Payanangal Mudivathillai is Sundarrajan's directorial debut and the inaugural venture of Kovaithambi's Motherland Pictures. The film was produced by R. Elanchelian, Pollachi M. V. Rathinam and P. Muthusamy. Ilaiyaraaja composed the music and S. P. Balasubrahmanyam and S. Janaki performed the songs. Cinematography was handled by Kasthuri and the editing by R. Bhaskaran. (Full article...)
Meena Panchu Arunachalam produced Guru Sishyan under the production company P. A. Art Productions. The screenplay was written by her husband Panchu Arunachalam. The cinematography was handled by T. S. Vinayagam, the editing was by R. Vittal and C. Lancy, and the art direction was by B. Chalam. The film is Gautami's debut role in Tamil cinema, and the first film in which Rajinikanth and Prabhu co-starred. Filming took place primarily in Mysore and Chennai, and was completed in 25 days. (Full article...)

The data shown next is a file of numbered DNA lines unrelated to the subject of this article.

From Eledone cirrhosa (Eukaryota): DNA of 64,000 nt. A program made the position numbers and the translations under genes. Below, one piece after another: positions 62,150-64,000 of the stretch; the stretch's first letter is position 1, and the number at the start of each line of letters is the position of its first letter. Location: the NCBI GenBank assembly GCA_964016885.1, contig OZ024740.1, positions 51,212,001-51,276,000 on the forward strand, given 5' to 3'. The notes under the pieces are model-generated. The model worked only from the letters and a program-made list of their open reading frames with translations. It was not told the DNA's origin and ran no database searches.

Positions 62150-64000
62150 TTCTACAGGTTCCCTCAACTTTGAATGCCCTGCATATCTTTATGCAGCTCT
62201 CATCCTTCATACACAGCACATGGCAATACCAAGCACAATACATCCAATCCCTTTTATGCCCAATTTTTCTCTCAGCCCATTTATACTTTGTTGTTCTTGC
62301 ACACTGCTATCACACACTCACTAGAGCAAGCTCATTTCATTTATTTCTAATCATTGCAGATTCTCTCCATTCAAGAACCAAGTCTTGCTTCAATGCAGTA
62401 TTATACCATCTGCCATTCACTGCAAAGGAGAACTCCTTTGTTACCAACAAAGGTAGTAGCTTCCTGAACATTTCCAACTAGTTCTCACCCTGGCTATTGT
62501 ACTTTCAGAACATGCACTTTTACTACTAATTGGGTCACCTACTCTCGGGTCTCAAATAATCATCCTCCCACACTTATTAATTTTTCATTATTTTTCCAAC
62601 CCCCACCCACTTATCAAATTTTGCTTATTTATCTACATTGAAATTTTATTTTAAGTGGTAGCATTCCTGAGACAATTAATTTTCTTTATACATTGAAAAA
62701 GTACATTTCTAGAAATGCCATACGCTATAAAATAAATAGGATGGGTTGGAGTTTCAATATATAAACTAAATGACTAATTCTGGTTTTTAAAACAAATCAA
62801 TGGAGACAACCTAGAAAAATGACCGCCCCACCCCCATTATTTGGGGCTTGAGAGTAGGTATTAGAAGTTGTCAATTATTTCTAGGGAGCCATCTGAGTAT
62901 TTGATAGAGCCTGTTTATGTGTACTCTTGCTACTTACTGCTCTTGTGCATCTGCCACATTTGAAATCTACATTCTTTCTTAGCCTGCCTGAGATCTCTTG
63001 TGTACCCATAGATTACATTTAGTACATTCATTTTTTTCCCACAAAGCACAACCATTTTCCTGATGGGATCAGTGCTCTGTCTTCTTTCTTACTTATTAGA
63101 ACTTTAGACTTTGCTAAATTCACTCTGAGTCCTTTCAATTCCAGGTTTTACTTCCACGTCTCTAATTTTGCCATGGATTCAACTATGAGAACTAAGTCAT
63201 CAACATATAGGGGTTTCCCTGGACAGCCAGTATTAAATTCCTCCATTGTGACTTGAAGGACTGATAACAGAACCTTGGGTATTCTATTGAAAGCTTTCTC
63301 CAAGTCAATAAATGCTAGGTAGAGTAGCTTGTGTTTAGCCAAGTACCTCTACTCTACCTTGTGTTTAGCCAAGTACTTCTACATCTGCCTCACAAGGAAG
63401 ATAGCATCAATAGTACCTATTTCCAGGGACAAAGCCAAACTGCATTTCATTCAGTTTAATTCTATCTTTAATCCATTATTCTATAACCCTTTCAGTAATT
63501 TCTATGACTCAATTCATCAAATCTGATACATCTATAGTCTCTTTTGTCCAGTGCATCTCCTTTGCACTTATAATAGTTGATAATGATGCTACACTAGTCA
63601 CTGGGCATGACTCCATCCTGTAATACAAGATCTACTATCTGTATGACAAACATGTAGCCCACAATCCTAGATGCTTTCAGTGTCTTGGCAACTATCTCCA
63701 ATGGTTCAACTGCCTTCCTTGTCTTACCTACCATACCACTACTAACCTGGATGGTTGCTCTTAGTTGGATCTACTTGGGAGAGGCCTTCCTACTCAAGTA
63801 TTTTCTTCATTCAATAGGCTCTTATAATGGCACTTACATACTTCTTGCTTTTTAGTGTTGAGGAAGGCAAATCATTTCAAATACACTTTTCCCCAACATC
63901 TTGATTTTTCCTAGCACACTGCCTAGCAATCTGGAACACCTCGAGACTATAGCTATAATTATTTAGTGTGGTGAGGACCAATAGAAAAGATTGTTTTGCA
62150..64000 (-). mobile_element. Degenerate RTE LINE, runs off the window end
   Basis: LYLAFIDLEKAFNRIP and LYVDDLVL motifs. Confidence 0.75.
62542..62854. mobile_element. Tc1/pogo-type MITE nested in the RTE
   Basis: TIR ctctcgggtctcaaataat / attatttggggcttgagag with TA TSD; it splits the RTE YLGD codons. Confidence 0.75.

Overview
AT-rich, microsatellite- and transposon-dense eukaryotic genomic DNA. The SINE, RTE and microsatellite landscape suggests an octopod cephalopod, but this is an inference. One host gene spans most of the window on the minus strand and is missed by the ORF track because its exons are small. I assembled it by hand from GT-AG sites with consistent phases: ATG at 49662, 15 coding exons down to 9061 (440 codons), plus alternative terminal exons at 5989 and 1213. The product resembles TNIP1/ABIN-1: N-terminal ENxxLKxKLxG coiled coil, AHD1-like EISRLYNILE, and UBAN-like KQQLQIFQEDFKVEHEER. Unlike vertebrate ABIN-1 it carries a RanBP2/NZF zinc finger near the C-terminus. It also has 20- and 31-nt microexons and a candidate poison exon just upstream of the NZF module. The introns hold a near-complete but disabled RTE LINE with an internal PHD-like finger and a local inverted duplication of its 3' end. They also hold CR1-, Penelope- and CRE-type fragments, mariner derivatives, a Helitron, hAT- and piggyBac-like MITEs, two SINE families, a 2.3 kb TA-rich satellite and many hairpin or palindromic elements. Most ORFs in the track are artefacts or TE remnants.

The film made use of 3D during the revived interest in the technology in the 1980s, amongst other horror films such as Friday the 13th Part III and Amityville 3-D. Cinema audiences could wear disposable cardboard polarized 3D glasses to create the illusion that elements penetrate the screen. Several shots and sequences were designed to utilize the effect, such as the shark's destruction. Since 3D was ineffective in home viewing until the advent of 3D televisions in the late 2000s, the alternative title Jaws III is used for television broadcasts and home media. Jaws 3-D amassed commercial success but received overwhelmingly negative reviews, and was followed by Jaws: The Revenge in 1987, which retroactively ignores this film. (Full article...)